Action Alert: Free Los Lobos! Get More Wolf Packs on the Ground
Nagual’s Pack is Still Waiting For Their Freedom.
Since they were first paired up in November of 2009, male Mexican wolf M968, known as Nagual, and female wolf F1064 have borne a litter of five pups, and another litter may be on the way. They had their first litter while preparing for their release into Arizona, planned for the summer of 2010.
Nearly a year later, this wolf family is still waiting to be released. They shouldn’t be forced to wait much longer. Releases of pairs with young pups usually take place in mid-June to mid-July. Tell the Fish and Wildlife Service the time is coming to release Nagual’s pack, as well as all the other Mexican wolves ready to enter the wild.
The Mexican wolf, or lobo, has been relentlessly persecuted despite being one of the world’s rarest land mammals. Before 1970, they disappeared from the Southwestern U.S., eliminated by predator control campaigns. Restoration of the wild population began in 1998 with releases from a captive breeding program. The program began with only five wolves captured in Mexico – likely the last of the remaining wild lobos.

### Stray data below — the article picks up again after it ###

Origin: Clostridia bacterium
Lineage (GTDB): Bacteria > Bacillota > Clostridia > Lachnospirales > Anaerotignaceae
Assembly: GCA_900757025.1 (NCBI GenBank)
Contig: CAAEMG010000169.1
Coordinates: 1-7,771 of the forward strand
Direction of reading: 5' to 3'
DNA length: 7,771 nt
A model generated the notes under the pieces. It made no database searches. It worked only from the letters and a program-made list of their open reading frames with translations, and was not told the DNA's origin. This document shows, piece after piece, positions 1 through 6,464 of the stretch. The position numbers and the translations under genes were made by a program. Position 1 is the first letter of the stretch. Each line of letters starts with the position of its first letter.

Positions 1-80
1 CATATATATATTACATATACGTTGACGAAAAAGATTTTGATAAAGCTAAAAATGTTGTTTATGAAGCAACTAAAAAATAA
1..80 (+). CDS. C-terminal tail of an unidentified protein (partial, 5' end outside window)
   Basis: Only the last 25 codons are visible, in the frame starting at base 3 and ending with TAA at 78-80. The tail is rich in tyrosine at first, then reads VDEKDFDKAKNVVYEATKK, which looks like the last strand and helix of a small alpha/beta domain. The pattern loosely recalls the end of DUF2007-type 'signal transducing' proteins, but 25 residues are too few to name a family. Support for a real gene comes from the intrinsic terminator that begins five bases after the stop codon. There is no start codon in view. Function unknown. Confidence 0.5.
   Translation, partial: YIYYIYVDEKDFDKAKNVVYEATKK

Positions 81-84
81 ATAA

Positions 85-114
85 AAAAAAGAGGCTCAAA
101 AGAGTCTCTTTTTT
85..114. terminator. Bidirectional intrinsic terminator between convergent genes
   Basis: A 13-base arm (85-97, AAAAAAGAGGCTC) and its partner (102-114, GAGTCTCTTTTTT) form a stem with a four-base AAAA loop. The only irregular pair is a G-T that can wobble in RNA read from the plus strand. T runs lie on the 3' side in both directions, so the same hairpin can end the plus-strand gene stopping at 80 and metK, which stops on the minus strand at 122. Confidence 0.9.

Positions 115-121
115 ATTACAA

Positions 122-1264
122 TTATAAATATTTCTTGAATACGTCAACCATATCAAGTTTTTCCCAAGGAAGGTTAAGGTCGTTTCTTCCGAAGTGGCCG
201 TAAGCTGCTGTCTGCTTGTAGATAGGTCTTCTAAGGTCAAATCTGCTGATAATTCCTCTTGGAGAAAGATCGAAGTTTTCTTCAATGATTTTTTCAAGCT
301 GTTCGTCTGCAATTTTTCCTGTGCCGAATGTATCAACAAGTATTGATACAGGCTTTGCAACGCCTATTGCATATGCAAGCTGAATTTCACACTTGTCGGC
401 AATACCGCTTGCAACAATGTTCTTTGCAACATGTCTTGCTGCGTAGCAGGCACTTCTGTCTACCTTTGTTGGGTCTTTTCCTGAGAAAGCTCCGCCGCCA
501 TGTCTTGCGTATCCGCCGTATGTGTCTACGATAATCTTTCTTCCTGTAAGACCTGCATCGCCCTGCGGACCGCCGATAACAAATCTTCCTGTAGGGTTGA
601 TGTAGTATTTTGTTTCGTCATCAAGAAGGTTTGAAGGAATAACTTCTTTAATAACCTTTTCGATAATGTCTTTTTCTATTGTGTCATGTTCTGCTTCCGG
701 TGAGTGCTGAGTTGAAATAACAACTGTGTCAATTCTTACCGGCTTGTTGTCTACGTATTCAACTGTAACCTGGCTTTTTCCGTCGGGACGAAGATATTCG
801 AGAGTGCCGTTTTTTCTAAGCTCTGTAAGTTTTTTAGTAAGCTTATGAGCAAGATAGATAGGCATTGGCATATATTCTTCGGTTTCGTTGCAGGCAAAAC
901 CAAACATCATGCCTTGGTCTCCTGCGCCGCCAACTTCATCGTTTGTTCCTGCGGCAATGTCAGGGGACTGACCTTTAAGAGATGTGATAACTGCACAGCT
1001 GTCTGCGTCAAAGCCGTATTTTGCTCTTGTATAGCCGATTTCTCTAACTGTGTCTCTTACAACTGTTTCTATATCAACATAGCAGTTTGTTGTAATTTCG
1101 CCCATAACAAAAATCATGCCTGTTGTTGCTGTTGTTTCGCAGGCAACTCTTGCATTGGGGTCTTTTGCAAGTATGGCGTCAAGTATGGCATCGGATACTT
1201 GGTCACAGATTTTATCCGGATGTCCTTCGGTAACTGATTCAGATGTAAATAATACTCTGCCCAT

But since the lobos’ return to the Southwest in 1998, over 30 wolves have been illegally shot, while 11 more have been legally killed for conflicting with ranchers’ livestock and a further 39 have been removed from the wild and not yet re-released.
Today, fewer than 55 lobos roam free, yet the U. S. Fish and Wildlife Service has not released any new wolf packs from captivity since November 2008.
The wild lands of Arizona and New Mexico are ready and waiting for these wolves. The wild population of lobos needs new members. Nagual’s pack and other wolves in captivity need their freedom. They should be released this summer.
According to US Fish and Wildlife Service statistics, as of December 2010, there are only two breeding pairs of Mexican gray wolves in the Blue Range Recovery Area. The release of the Nagual Pack is important not just for the immediate increase in wild population numbers, but also because male wolf M968 and female wolf F1064 have already successfully bred and would hopefully continue to do so in the wild. Another benefit of releasing this pack is to increase the genetic diversity of the overall population.
To send a personal email using the talking points in this alert to the U.S. Fish and Wildlife Service, Southwest Regional Director, Dr. Benjamin Tuggle, click here.
Thanks for all you do to help our critically endangered Lobos!
Photo credit: Mexican wolf family courtesy of the Endangered Wolf Center